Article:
The objective of this report was to evaluate the environmental data available for the Ann River watershed to diagnose the probable causes of biological impairment. Numerous candidate causes for impairment were evaluated using U.S. Environmental Protection Agency's (EPA's) Causal Analysis/Diagnosis Decision Information System (CADDIS), Minnesota Pollution Control Agency's (MPCA's) biological Total Maximum Daily Load (TMDL) protocols, and weight of evidence analysis. The results of the Stressor Identification analysis pointed to five probable causes for the biological impairment in the Ann River. Loss of habitat due to sedimentation appears to be most problematic in the lower reaches of the river, which are lower in gradient and serve as depositional areas for sediment from upstream sources. Observations made during stream reconnaissance efforts indicate that agricultural land-uses (primarily cattle grazing) are a significant source of sediment delivery in the watershed. In addition, historical logging, and the use of the Ann River as a log driving waterway may also play a role in present day sediment dynamics. Sediment deposition in the lower Ann River reduced pool and riffle habitat quality, which resulted in a lack of game fish and fish species that depend on coarse substrates for feeding and reproduction. Synoptic longitudinal and continuous (diurnal) measurements for dissolved oxygen were conducted at monitoring stations on the Ann River and Little Ann River during the summers of 2007 and 2008. The data indicates that dissolved oxygen concentrations in the Ann River occasionally drop below the standard of five mg/L during mid to late summer months. Most of the standard violations occurred in the early morning hours before sunrise. This stressor appears to be systemic in nature (watershed-wide) and may be linked to an altered flow regime, increased water temperatures resulting from a lack of stream shading, and climactic events (i.e. drought). Changes in channel morphology are considered a candidate stressor in the Ann River watershed due to the degradation of riparian buffers and habitat. This disturbance appears to be causing increases in channel width to depth ratios, loss of pool and riffle habitat, decreases in stream shading and woody debris inputs. Channel widening, gully formation, and other erosion processes within the stream corridor appear to be contributing higher than normal sediment loads to the river. Several impoundment structures located in the Ann River watershed may be altering stream flow and/or impeding fish passage. Extreme low flows were observed in 2007 and 2008 as much of the area experienced drought condition. Although sustaining adequate base flows are an issue that many undisturbed streams in the region face as well, we hypothesize that the impoundments are exacerbating low flow conditions and potentially stressing fish and invertebrate life in the river. Further evaluation of these conditions is needed to determine if they were the result of climactic events or flow alteration due to the impoundment of Ann Lake. These five stressors and their connections to biological impairments on the Ann River will be evaluated in this report. The EPA's Stressor Identification (SID) and CADDIS will be used to determine key stressors and their sources.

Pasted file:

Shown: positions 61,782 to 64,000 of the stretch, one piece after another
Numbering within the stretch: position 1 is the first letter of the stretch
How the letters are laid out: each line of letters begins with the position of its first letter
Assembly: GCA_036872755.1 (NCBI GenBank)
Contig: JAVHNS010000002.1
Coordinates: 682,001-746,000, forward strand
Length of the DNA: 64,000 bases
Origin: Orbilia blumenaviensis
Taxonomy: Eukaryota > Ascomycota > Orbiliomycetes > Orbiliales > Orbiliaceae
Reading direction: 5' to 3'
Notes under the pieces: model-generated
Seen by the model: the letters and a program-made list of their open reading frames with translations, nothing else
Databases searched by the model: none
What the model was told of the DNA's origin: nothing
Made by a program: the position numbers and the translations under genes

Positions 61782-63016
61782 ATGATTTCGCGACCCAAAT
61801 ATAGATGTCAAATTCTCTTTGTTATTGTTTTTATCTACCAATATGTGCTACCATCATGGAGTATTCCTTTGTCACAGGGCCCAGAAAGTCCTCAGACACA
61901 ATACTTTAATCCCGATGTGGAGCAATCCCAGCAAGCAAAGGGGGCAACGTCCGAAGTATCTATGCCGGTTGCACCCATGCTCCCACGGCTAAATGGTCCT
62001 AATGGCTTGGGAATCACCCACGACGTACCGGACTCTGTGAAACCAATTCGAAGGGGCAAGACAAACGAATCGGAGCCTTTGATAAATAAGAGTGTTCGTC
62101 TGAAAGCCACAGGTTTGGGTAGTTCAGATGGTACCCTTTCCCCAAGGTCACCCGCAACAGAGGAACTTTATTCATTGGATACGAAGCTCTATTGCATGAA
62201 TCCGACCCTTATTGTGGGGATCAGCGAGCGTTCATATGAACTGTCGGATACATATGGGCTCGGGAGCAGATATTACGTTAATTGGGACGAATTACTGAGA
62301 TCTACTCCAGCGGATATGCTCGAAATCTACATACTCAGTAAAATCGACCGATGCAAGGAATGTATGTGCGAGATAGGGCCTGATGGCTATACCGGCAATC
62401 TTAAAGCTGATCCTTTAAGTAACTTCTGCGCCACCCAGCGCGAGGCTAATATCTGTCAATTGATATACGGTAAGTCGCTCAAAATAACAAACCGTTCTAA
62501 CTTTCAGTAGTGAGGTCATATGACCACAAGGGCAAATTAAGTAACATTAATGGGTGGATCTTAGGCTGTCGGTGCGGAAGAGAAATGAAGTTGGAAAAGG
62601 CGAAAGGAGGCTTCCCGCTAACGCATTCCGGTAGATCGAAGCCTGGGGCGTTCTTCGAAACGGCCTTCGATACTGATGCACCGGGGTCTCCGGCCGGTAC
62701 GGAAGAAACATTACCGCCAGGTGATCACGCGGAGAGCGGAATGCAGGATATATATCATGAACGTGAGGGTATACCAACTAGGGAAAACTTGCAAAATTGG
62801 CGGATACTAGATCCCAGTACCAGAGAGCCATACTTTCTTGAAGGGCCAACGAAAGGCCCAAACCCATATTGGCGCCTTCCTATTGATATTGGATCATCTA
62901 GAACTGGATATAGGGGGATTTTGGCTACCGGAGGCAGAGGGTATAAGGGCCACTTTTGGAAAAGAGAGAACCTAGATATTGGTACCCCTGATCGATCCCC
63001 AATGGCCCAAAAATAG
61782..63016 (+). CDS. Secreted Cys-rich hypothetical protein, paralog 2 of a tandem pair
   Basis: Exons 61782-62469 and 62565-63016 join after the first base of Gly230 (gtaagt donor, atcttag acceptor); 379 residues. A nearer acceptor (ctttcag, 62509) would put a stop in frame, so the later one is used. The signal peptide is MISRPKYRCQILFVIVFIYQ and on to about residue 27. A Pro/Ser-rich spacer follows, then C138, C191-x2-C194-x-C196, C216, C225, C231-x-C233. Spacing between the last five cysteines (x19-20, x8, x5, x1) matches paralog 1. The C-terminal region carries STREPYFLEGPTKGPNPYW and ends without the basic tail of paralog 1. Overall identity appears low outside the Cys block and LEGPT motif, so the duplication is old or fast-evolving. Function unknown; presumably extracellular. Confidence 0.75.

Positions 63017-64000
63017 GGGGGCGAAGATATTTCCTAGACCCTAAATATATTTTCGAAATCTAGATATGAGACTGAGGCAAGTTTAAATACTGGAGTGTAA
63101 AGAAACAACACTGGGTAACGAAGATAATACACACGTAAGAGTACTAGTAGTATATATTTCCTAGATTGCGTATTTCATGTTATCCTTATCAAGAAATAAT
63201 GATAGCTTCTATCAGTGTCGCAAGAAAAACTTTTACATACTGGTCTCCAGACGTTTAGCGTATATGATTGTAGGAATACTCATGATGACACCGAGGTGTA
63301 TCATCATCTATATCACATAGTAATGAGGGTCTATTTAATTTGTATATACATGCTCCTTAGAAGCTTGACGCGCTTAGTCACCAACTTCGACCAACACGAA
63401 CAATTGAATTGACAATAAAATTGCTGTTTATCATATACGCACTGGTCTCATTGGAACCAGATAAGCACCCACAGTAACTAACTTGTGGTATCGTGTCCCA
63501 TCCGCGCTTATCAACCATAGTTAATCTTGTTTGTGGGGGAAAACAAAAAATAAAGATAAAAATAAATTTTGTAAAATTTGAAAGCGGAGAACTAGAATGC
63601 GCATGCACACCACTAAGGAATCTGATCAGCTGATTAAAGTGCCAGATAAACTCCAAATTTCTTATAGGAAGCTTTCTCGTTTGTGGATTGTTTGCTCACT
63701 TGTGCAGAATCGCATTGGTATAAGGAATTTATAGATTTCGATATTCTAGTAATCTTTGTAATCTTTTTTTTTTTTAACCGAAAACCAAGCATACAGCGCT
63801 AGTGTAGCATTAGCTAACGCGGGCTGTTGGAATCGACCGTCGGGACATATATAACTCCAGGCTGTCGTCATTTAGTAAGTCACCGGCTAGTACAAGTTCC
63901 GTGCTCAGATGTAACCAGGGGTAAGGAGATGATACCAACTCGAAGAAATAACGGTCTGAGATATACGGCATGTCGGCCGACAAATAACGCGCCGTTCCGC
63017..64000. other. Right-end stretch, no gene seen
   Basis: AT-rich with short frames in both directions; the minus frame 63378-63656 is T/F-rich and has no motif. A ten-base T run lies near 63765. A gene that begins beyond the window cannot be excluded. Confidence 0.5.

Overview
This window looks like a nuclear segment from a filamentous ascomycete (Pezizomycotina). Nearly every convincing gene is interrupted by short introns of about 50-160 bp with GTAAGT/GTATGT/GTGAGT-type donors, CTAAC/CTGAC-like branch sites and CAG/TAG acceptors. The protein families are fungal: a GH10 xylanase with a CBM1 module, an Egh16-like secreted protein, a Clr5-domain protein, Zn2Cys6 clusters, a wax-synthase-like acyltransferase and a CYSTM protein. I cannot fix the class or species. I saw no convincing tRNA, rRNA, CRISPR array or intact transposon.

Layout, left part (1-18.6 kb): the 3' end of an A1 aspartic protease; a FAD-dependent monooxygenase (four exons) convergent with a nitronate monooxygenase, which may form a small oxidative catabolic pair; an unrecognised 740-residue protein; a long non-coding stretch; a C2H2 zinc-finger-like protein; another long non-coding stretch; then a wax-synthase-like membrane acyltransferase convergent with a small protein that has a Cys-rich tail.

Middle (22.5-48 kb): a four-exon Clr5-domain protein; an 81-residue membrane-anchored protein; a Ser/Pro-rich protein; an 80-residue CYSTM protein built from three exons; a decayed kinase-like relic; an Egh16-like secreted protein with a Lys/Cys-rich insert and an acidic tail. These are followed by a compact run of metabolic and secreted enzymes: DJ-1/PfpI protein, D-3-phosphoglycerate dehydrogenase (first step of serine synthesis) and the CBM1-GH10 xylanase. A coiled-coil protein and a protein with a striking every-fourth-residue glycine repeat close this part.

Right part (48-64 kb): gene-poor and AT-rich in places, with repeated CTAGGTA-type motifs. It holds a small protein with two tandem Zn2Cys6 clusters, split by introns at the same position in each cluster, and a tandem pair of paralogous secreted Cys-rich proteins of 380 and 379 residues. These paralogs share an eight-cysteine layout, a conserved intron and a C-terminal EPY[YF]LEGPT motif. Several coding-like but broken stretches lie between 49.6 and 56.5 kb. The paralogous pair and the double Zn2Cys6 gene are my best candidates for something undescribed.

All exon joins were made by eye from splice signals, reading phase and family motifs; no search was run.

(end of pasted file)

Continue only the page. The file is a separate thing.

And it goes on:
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Minnesota Pollution Control Agency (St. Paul, Minnesota)
Minnesota Pollution Control Agency